What is a Cap Rate

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The cap rate is the return expected by a buyer of commercial real estate.

People who buy commercial properties naturally intend to make a profit. This of course also applies to Real Estate Investment Trusts. REITs will likely be looking at different properties, and will need to choose. The capitalization rate is one tool for comparing properties on an apples to apples basis.

Cap rates are expressed as the expected cash flow (or net operating income) divided by the purchase price. (Cash flow does mean cash flow, not net income according to Generally Accepted Accounting Principles, which is reduced by depreciation. Cap rates are figured without using depreciation.)

If the price of a office building you're looking at is $10,000,000, and you can expect to receive $50,000 from it in a year, the cap rate is 5%.

Compare the Property's Cap Rate to Your Cost of Capital

If you have to pay 6% interest to borrow the $10,000,000 -- you cannot afford to buy this building. You can't overcome the hurdle rate of return you need to make this transaction profitable for you.

If you can find the $10,000,000 for only 4%, maybe it's a good deal.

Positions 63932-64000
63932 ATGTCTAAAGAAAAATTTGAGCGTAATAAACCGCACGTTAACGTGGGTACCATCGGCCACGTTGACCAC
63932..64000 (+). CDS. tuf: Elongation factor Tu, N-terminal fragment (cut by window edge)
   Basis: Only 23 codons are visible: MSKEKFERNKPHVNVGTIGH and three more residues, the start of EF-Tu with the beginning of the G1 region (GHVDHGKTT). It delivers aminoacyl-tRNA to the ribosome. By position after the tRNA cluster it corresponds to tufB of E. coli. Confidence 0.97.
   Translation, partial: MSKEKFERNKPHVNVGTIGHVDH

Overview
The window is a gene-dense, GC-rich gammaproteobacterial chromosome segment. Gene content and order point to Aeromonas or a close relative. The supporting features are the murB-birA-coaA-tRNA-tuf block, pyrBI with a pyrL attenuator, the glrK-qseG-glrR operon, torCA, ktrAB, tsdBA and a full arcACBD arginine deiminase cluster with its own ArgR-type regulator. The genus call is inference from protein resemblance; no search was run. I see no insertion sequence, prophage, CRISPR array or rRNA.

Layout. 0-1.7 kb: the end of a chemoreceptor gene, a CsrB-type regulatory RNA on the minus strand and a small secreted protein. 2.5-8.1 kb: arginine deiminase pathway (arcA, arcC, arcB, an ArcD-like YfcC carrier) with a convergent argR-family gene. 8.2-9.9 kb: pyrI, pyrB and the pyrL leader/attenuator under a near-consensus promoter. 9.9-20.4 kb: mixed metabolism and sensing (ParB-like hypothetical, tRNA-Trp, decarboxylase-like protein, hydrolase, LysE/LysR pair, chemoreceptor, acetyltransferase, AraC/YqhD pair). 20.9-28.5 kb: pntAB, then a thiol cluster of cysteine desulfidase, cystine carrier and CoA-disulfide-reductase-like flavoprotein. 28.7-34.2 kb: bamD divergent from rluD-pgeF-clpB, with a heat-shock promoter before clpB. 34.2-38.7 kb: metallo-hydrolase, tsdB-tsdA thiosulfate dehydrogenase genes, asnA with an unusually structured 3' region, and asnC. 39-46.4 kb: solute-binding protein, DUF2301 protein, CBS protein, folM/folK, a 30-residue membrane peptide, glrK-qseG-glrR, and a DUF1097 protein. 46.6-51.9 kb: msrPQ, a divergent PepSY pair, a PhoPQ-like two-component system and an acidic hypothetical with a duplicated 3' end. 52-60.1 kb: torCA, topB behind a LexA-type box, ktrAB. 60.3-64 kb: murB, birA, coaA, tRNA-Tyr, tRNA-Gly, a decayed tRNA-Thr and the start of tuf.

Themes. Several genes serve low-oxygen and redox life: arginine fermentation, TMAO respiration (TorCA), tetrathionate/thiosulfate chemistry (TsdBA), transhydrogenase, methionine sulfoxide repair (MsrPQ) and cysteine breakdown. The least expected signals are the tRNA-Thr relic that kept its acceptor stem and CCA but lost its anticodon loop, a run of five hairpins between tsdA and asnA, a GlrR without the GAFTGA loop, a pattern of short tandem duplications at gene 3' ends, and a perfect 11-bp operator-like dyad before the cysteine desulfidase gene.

Therefore, capitalization rates are influenced by prevailing interest rates in the economy. An investor cannot make a profit of the cost of capital is too high.

If you own the office building in the above example, you will have to come down on your asking price if no potential buyer can get a loan at less than 6% interest. That would mean nobody could afford to buy your building. You've priced it too high.

Market Cap Rates Determine Commercial Property Values

Property buyers also will demand higher cap rates the more risk there is in buying the real estate commercial property.

This is using the Income Approach (including the theory of Capitalization) to appraising property.

Nominal cap rates exclude ordinary and normal expenses that are often capitalized (replacement carpeting, for example), but which don't really add to the value of a building.

The effective cap rate or the economic cap rate does use these expanses in calculating net operating income.

Next: What are Funds From Operations -- measuring cash from the business

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